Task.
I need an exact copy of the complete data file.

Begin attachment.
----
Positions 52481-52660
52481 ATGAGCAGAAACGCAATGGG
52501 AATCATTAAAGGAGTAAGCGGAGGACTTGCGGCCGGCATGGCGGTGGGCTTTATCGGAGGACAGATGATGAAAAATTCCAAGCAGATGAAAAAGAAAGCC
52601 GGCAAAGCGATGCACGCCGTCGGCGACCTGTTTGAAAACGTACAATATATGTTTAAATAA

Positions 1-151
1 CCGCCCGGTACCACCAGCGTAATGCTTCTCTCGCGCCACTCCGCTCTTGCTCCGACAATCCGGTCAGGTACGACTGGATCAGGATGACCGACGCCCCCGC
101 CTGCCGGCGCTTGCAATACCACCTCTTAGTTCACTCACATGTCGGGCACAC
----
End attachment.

Positions 52481-52660
52481 ATGAGCAGAAACGCAATGGG
52501 AATCATTAAAGGAGTAAGCGGAGGACTTGCGGCCGGCATGGCGGTGGGCTTTATCGGAGGACAGATGATGAAAAATTCCAAGCAGATGAAAAAGAAAGCC
52601 GGCAAAGCGATGCACGCCGTCGGCGACCTGTTTGAAAACGTACAATATATGTTTAAATAA

Positions 1-151
1 CCGCCCGGTACCACCAGCGTAATGCTTCTCTCGCGCCACTCCGCTCTTGCTCCGACAATCCGGTCAGGTACGACTGGATCAGGATGACCGACGCCCCCGC
101 CTGCCGGCGCTTGCAATACCACCTCTTAGTTCACTCACATGTCGGGCACAC